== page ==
A major national debate regarding the senior generation is whether there should be an age cap to driving a car. As the United States population ages, new fuel is added to the argument. Seniors feel that revoking driving privileges inhibits their freedom and independence, while driving-control proponents say that it is a matter of public safety.
About 66 percent of seniors older than 80-years-old in this country have active driver’s licenses and they are using them. Research shows that octogenarians (and older seniors) are driving more today than people their age in previous generations.
Older drivers tend to self-regulate their driving habits so as not to pose a danger for others. This means not driving in inclement weather, suspending driving after sunset, and avoiding highways or rush hour. Some older drivers even avoid making left-hand turns. However, age-related accidents are still fairly common. It is easy for an older driver to mistake the gas pedal for the brake, or otherwise get disoriented. Also, reaction times are not what they used to be.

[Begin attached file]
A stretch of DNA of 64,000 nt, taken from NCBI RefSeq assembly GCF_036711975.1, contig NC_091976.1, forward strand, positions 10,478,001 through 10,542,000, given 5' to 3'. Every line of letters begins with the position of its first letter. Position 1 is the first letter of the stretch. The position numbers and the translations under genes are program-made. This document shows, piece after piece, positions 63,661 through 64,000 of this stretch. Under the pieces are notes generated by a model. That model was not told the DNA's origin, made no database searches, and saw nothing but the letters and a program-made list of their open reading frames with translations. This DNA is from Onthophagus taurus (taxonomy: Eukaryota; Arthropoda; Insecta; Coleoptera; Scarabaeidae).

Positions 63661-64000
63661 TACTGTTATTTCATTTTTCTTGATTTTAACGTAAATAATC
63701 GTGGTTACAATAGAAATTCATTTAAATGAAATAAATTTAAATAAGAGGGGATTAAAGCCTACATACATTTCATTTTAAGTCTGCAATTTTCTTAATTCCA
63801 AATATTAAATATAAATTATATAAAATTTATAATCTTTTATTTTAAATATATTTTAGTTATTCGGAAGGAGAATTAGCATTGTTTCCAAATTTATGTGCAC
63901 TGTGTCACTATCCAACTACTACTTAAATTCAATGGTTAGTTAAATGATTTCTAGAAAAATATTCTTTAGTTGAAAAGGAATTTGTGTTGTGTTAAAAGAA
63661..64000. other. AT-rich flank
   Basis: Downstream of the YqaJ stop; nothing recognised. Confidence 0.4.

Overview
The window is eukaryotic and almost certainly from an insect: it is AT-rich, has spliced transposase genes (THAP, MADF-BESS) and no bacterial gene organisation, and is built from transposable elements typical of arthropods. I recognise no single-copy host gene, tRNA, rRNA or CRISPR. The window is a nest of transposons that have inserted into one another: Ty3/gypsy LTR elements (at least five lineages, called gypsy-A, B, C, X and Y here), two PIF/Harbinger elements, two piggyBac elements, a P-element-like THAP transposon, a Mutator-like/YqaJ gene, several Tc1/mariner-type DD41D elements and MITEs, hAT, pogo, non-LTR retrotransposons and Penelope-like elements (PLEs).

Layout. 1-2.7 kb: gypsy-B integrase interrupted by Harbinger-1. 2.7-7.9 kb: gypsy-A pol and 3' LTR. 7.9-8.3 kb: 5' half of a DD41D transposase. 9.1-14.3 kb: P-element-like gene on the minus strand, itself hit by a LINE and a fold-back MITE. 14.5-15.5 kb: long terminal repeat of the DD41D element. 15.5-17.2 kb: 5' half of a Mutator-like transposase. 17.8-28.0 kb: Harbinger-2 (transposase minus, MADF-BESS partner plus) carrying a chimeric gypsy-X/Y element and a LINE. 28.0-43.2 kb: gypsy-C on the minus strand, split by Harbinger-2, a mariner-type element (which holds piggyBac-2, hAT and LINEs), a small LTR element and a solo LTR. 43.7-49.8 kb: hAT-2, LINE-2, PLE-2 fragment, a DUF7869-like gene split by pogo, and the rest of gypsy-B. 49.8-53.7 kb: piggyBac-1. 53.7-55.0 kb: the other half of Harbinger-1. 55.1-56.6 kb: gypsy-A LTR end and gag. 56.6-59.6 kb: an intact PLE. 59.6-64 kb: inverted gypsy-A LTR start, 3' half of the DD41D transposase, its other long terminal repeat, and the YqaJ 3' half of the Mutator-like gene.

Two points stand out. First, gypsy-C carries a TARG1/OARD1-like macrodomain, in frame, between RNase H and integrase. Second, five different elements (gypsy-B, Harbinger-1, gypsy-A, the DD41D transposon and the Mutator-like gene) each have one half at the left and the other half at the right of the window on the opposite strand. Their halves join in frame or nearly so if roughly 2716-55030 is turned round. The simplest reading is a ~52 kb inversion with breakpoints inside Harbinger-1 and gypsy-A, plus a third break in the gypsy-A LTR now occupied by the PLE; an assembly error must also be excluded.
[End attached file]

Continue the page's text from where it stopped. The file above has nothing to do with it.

In Massachusetts, senior-related car accidents reached 20 percent and in 2010 a new regulation was put in place. Since then, drivers older than 75 years must renew their driver’s licenses in person at an AAA office or the DMV. This test also requires the driver to prove the quality of their eyesight by passing a vision test or providing a vision screening certificate.
This law posed a problem for some elderly residents, as they had difficulty getting themselves to the DMV alone, which the state says can be a good sign. The Massachusetts legislature argued that this “problem” can be a good indicator of who is no longer fit for the road.
Although it is never easy to tell an elderly loved one that they are no longer fit to drive, it may be necessary for their wellbeing, and the wellbeing of others. People tend to overestimate their abilities, regardless of age, which also happens when seniors self-evaluate their driving abilities. The message can be tempered with news that stopping driving does not mean being stranded. Many senior centers and medical offices have van services that are either free or covered by Medicaid and Medicare (when used for medical appointments).
The point at which a person is no longer a safe driver due to age and illness is also a time in which they often stop being able to do a lot of things for themselves. If you need to speak with your loved one about possibly stopping driving, then it may also be a time to have a conversation about the overall next step for care. How much longer will your loved one be able to live on their own? Does not having a driver’s license limit how long they can be on their own? Now is the time to start exploring long-term care options for the next stage of life.